'Ignorant hate speech belongs in medieval times': Iran strongly criticises Trump

'Ignorant hate speech belongs in medieval times': Iran strongly criticises Trump

President Donald Trump said Wednesday he has "decided" how he is going to proceed on the Iran nuclear deal struck by the Obama administration that he has long derided.

Iran's President Hassan Rouhani is to address the United Nations General Assembly, where anxious world leaders are fearful of a new stand-off even as they grapple with the North Korean menace.

Pressed on what that decision might be he said, "I will let you know".

Last week, Trump hinted that the U.S. might not recertify Iranian compliance with the nuclear agreement in October, adding that Tehran "violated the spirit of that deal".

Trump told the United Nations General Assembly earlier Tuesday that the nuclear agreement, dubbed as the Joint Comprehensive Plan of Action (JCPOA), is an "embarrassment" to the United States.

Taking further aim at Trump, Rouhani said "destruction" of the nuclear agreement by what he called "rogue newcomers to the world of politics'" will not impede Iran's course of progress and advancement.

And if the Trump administration believes its pullout "will bring pressure on Iran, then you can say they are completely and absolutely mistaken", he said.

Iranian President Hassan Rouhani said the United States would pay a "high price" should it decide to terminate the deal.

It seems Europe here plays a key role in convincing Trump to keep the deal, but President Hassan Rouhani, who is expected to respond to the American counterpart's remarks during his address to the UN General Assembly on Wednesday, appears to have hard days ahead to protect the deal. And Rouhani offered a subtle reminder that many countries already have businesses engaging with Iran - businesses that might stand to lose if the USA reimposes punishing sanctions.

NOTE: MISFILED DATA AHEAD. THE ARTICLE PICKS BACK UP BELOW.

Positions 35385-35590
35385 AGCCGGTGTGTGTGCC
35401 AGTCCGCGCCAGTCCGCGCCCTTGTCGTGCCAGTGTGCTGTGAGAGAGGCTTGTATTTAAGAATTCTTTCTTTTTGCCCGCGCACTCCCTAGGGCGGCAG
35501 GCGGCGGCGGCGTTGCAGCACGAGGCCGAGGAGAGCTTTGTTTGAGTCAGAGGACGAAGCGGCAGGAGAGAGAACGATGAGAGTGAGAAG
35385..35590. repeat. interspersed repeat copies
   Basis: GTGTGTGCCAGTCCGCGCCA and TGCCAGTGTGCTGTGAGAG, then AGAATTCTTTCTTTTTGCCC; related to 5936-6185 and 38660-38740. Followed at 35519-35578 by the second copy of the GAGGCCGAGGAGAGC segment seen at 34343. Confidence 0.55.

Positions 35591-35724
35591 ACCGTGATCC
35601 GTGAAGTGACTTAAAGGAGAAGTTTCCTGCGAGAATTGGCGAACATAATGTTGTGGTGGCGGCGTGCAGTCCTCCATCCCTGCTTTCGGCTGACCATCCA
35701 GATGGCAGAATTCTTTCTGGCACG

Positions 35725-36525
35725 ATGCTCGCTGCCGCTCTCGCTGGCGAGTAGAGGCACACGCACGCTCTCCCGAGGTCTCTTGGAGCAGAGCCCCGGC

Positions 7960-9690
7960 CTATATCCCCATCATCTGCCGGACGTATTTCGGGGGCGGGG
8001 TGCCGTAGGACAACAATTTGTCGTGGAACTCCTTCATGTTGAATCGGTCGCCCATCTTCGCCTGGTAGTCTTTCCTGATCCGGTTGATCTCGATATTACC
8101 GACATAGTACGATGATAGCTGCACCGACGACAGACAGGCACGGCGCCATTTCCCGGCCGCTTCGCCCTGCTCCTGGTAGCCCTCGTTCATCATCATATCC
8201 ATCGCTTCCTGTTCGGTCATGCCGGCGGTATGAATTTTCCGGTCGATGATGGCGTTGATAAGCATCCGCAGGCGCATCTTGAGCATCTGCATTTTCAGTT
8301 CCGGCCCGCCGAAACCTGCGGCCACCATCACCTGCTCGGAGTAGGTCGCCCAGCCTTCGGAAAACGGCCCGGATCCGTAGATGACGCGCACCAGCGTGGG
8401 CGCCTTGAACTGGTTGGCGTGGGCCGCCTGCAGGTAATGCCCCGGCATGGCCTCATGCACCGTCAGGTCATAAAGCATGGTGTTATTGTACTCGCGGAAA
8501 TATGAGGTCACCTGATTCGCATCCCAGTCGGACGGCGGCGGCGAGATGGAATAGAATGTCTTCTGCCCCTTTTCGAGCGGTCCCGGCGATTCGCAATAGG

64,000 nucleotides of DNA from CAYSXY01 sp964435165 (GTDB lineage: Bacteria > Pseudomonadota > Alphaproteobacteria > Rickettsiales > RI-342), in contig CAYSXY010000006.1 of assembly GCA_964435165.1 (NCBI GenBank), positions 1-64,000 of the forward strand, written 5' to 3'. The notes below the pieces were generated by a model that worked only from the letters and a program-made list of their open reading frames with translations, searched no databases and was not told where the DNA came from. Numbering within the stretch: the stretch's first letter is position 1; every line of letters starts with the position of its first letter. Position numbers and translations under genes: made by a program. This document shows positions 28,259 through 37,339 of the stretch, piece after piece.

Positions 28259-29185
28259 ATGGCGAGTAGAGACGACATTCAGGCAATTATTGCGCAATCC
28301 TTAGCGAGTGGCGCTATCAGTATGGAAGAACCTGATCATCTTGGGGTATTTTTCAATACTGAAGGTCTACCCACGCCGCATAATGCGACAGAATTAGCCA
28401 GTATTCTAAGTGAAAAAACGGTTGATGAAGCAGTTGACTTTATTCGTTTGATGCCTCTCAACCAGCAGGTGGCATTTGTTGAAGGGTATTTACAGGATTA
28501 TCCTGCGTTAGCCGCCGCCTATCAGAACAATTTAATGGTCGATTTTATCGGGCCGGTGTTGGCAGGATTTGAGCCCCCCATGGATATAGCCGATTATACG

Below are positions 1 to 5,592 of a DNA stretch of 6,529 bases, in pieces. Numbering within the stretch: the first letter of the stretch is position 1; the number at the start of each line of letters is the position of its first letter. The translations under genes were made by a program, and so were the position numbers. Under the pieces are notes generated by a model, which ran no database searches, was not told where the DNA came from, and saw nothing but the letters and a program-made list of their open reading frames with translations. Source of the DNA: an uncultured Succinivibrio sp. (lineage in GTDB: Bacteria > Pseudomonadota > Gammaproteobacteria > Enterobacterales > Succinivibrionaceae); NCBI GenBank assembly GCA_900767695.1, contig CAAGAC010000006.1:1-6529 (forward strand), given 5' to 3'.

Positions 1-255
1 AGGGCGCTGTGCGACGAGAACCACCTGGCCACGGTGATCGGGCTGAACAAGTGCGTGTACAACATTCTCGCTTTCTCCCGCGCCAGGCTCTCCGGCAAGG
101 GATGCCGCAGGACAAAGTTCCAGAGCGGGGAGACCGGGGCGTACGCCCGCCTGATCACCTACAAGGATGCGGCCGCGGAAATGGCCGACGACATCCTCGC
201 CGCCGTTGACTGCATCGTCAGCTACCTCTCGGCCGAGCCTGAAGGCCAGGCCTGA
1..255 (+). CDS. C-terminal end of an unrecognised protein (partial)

North Korea has continued to develop its nuclear and missile programs despite sanctions and global condemnation.

Addressing the assembly at UN headquarters in New York, Mr Rouhani deplored "ignorant, absurd and hateful rhetoric" which was "unfit to be heard at the United Nations".

"We can not let a murderous regime continue these destabilizing activities while building unsafe missiles, and we can not abide by an agreement if it provides cover for the eventual construction of a nuclear program", Trump told the assembly. But when he addressed the United Nations Tuesday, President Trump blasted the deal.

Iranian President Hassan Rouhani stated that Tehran was not deceived in the nuclear agreement and has not cheated or deceived anyone. "North Korea is a very good illustration of a "what if" regarding Iran", he said in an interview with CNN before his speech at the UN General Assembly.

Critics of the deal, including Israeli Prime Minister Benjamin Netanyahu, worry that, once the main restrictions on Iran's nuclear program expire in 10 to 15 years, Tehran will be in a position to quickly develop an atomic weapon, if it wishes.

"But at the same time they are rapidly, rapidly deploying and developing a whole series of ballistic missiles and testing ballistic missiles at all ranges that provides significant concerns to not just the United States, but our allies", Hyten noted.



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